Computer Manufacturer Dell is moving ahead with plans to boost ARM-based server adoption, announcing that the firm has begun shipping its first line of "Copper" servers.

The initial run of Copper servers are being shipped out to select customers and partners who plan to experiment with ARM-based servers for test purposes.

The deployment also includes key development partners such as Canonical and Cloudera, which can help to foster the software necessary to build the ARM server ecosystem.

By the end of the year, Dell plans to also provide developers and partners with remote access to ARM-based Copper servers installed at Dell Solution Centers and the Texas Advanced Computing Center (TACC) for additional tests.

Testing the waters

Dell says that it received an increasing number of requests for ARM-based servers in the past year.

ARM-based servers aren't as powerful as their x86 counterparts and are currently limited to 32-bit technology, which represent a compatibility issue with 64-bit systems.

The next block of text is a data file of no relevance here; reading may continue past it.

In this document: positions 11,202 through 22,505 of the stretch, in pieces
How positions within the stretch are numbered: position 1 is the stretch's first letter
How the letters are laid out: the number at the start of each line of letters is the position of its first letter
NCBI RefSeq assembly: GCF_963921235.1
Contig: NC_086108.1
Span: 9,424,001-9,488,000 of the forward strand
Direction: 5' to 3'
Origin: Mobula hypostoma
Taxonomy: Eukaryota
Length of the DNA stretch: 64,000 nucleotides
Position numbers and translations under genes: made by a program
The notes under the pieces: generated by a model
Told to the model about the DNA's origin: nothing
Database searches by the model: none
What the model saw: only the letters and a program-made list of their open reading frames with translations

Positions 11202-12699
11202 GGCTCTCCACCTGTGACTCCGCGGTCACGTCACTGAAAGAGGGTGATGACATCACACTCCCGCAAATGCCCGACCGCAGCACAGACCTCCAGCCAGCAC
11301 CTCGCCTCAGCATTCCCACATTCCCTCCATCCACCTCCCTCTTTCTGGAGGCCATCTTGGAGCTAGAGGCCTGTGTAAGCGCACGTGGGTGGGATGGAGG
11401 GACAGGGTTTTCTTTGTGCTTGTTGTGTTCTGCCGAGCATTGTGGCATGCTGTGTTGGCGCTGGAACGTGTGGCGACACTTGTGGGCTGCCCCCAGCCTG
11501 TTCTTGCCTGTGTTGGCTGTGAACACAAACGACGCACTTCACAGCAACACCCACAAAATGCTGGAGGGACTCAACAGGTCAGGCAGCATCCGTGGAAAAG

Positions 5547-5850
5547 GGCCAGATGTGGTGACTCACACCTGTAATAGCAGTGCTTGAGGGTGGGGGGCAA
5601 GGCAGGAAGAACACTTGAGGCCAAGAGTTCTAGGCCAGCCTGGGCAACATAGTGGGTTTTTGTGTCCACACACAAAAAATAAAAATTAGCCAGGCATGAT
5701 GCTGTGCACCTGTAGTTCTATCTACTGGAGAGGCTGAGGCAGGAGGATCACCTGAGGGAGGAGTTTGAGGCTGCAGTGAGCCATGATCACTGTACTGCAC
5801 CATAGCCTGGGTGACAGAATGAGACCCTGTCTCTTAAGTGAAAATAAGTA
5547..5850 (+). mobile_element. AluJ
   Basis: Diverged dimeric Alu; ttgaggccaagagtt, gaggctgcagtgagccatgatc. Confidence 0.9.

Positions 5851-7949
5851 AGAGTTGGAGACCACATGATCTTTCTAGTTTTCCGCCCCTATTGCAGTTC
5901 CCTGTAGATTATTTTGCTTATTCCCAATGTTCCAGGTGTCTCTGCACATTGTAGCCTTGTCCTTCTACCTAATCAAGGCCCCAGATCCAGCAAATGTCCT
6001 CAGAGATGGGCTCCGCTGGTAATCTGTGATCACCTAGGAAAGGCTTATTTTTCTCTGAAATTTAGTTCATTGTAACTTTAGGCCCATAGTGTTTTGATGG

However, ARM-based servers require less power to output impressive performance, making them attractive to environments like web front-end development where efficiency is of the utmost importance.

Dell's Copper servers consist of 48 ARM nodes drawing 15 watts each, allowing a fully equipped server to run on less than 750 watts.

Dell hopes that as developers continue to test the capabilities of ARM-based servers that an open-source ecosystem of software support will grow.

In the meantime though, Dell is hand selecting the developers and partners who can receive its Copper servers, with no word on general availability.